It’s long and (of course) full of legal terms but it basically says what DarrenB posted in a longer form. I think the important one for hunters is violations in plain view.
OGC 7: Staff Access to Property or Premises
Summary: The purpose of this policy is to address program staff's need for guidance as to how and when they may enter property for the purpose of carrying out their official duties. Entry may be needed to conduct inspections in connection with permit applications, to conduct inspections in connection with determining compliance with permits or other regulatory requirements, to undertake enforcement, or for other programmatic activity. Entry on to private property without the appropriate authority can result in adverse consequences for staff. As such, this document will serve as General Counsel Policy with respect to the entry by staff on to private property to carry out their regulatory responsibilities. All program staff should consult with their Central Office or Regional program attorneys for advice regarding their specific statutory and regulatory program authority.
Policy: It is the Policy of the Office of General Counsel (OGC) that program staff shall enter private property under the procedures set forth herein. In recognition of a person's Constitutional right of privacy and protection against unreasonable searches and seizures, this Policy establishes procedures to ensure that program staff possess appropriate authority to enter private property while carrying out their official duties.
Purpose and Background: The right to privacy and the right to be protected against unreasonable searches or seizures of one's person or property, is guaranteed by both the 4th Amendment to the United States Constitution and Article I, Section 12 of the New York State Constitution. Criminal trespass is defined as knowingly entering or remaining unlawfully in or upon premises (NY Penal Law §140.05). Unlawful inspections can result in the suppression of evidence obtained as a result of illegal entry. In addition, unlawful entry onto property can result in civil litigation or even criminal trespass charges. The procedures set forth in this policy are intended to protect program staff from the potential adverse consequences of entering private property without the necessary legal authority.
To avoid having to face civil litigation or criminal trespass charges, DEC program staff should enter private property only upon proper authority. That authority may arise from one or more of the following circumstances:
Consent: a business or property owner may consent to entry. Consent may be verbal or in writing, but it may only be granted by a person who has the authority or ownership rights to grant access. Consent may be withdrawn at any time, and once withdrawn, staff must leave the property. Consent may also be present under the terms of a permit, administrative order on consent, or permit application consent form. If a permit, administrative order, or consent form is the source of authority relied upon for access, it is advisable for program staff to have a copy of that document in their possession, with the access provision clearly noted.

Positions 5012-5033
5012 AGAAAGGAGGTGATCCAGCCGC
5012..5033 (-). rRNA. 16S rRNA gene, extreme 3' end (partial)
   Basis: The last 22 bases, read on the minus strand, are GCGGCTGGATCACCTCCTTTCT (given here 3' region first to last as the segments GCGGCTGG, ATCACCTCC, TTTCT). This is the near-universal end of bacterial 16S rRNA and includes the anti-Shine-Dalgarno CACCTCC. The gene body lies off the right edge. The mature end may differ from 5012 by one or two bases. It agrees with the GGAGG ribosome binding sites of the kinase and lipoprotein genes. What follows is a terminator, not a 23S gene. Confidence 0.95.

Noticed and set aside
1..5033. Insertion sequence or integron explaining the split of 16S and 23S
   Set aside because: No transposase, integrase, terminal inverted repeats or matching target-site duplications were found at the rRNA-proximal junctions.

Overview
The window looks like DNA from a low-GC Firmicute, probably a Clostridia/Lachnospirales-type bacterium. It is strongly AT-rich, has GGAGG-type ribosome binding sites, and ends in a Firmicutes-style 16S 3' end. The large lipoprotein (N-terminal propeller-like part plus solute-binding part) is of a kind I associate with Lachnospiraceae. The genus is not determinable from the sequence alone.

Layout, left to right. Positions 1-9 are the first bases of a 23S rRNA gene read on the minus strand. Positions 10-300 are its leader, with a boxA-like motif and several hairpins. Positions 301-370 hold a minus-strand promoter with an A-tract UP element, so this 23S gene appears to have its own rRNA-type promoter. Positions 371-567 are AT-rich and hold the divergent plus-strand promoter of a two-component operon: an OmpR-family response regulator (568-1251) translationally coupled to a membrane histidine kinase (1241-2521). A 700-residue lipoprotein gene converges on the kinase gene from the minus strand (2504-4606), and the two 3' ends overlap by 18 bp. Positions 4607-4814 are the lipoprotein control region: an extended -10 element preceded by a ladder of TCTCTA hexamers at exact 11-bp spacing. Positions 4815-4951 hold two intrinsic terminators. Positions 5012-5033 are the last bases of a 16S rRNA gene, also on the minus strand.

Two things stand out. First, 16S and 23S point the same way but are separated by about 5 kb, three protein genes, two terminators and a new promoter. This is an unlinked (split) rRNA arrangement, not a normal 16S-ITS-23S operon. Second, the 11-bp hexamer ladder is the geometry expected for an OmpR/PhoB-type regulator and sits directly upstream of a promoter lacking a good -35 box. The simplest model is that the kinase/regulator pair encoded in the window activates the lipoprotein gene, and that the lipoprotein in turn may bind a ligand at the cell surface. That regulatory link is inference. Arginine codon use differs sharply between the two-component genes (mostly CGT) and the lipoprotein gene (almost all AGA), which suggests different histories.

Plain View: Violations in plain view may be observed and recorded from on-site or off-site, as there is no expectation of privacy when a violation is in plain view. Recording may be accomplished through such means as notes, photos, and/or videotape. Off-site observation may take place from adjoining public or private property, or through the use of State planes or helicopters. However, if staff uses adjoining private property that is not generally open to the public, that property owner must first have consented to entry on to their property for that purpose. Parking lots, shopping centers, and cemeteries are all examples of private property that are generally open to the public. Even in the case of private property generally open to the public, however, staff should be careful not to undertake any activity that interferes with the movement of other members of the public, or with the ordinary activity that occurs on that property. Observation of a violation from off-site does not justify entry on to the site (although it could provide probable cause for a warrant).
Search Warrants: Staff may work with their Central Office or Regional program attorney to obtain a civil or criminal search warrant. Search warrants are limited in time, duration and scope, and DEC staff must adhere to all restrictions and requirements set forth in the warrant.
Exigent Circumstances: This refers to entry on to property or into premises under emergency circumstances. An emergency situation is one that presents an immediate, substantial or serious threat to public health, safety or welfare. If faced with what they believe is an emergency, staff should first contact the appropriate Environmental Conservation Officer or the police, and immediately consult with their Central Office or Regional program attorney. If Department action could be deferred long enough to obtain a court order with no significant harm to public health or the environment, it is not an emergency situation.
Note: Under New York law, any property that is posted, fenced or gated, no matter how secluded, is protected private property. The unauthorized entry on to such property by anyone, including DEC staff, will constitute trespass. It should also be noted that regulatory inspections should be conducted in a manner that is reasonable. Under the holding of Flacke v. Onondaga Landfill Sys. (127 Misc2d 984 [Sup. Ct. Onondaga County 1985], affd 177 AD2d 992 [4th Dept. 1986] rev'd on other grounds 69 NY2d 863 ), overly frequent inspections of the same site may be deemed unreasonable and give rise to claims of harassment.
Note: Receipt of a complaint or other knowledge of a violation does not provide any independent authority to enter.